Sunday, 4 November 2012

The London to Brighton Veteran Car Run

Why is the Run, run on a November Sunday rather than a Sunday in the summer or when it is warmer? This is the question that is most asked.
It all dates back to November 14th 1896, from just pass midnight that day, the "Locomotives on the Highway Act" came into force. Saturday 14th saw the first Run and it is now known as a red-letter day in the history of British motoring.
The Emancipation Run from London to Brighton celebrates the passing into law of the "Locomotives on the Highway Act", which raised the speed limit for 'Light Locomotives' from 4 miles per hour to 14 mph. This was reduced to 12 mph before the act come into force. The act abolished the requirement for the car to be preceded by a man on foot. 

The above is taken from the  History page of .

We are lucky in  that the run cones through Horley and has a half way stop over outside The George Hotel in the centre of the old part of Crawley.

As I got my timing wrong for a shopping expdition for new shoes this morning (I was there at 10:30 - shops didn't open 'til 11 O' clock) I took a quick look at the cars as they took their break.

This shows a car driving up to the parking area. the weather had been terrible with heavy rain but it had finally stopped by the time I arrived in Crawley.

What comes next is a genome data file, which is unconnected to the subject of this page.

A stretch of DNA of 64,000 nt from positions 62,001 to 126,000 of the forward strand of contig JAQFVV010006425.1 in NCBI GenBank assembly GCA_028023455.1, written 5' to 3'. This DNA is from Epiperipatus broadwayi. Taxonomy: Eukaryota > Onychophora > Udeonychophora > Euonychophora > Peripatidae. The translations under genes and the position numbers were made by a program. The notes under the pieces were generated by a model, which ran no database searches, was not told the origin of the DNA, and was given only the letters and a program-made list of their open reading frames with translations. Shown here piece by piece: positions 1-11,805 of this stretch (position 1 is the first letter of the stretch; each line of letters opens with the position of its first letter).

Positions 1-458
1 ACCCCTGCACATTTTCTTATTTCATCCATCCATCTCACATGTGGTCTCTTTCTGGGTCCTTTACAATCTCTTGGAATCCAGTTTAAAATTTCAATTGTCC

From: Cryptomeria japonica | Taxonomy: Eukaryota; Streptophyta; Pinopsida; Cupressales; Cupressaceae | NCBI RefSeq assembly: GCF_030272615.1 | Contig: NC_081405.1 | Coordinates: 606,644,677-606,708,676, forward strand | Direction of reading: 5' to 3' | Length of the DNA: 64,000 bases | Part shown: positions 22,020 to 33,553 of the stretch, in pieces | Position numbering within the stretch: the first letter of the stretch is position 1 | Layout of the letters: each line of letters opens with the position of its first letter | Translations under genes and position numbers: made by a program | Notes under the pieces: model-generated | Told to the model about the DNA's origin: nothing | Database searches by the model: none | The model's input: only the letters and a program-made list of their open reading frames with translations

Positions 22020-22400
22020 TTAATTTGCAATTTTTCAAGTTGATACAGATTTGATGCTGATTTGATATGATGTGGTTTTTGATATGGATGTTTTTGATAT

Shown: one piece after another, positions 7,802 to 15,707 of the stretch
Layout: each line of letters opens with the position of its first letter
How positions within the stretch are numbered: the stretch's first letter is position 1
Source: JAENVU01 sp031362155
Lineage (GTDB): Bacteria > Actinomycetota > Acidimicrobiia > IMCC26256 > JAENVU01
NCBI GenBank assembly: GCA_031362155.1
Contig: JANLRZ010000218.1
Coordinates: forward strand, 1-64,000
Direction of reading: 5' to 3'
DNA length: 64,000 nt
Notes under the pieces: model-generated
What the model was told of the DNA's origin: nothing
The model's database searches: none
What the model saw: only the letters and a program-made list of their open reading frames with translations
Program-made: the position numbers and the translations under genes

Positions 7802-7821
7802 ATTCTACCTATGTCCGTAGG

Cars parked outside The George hotel, a former coaching inn on the High Street. In its time it was one of the most important in Sussex, because of its location halfway between the capital city, London, and the fashionable seaside resort of Brighton.

One or two cars were having a few ongoing repairs.

In the distance is the crow statue. the inscription reads:

 JOSS SMITH – 2006 
The artwork stands on the site of the town’s old market cross at a time when Crawley was an ancient junction and market place within the Weald covered once by dense Forests. The charcoal from these forests was used to create early iron tools such as the axe head depicted within the bronze section of the sculpture many of which have been found locally. The black Granite Anvil represents the local history of iron working in the area. The base is a York Sandstone Acorn cup to depict the Jurassic limestone under the area and the fact that Crawley was once forest. The sculpture is topped by two crows to remind us that Crawley was originally called Crow Lea – a place of crows. 

The oldest car I saw : No24 (they are numbered  oldest first)

No comments:

Post a Comment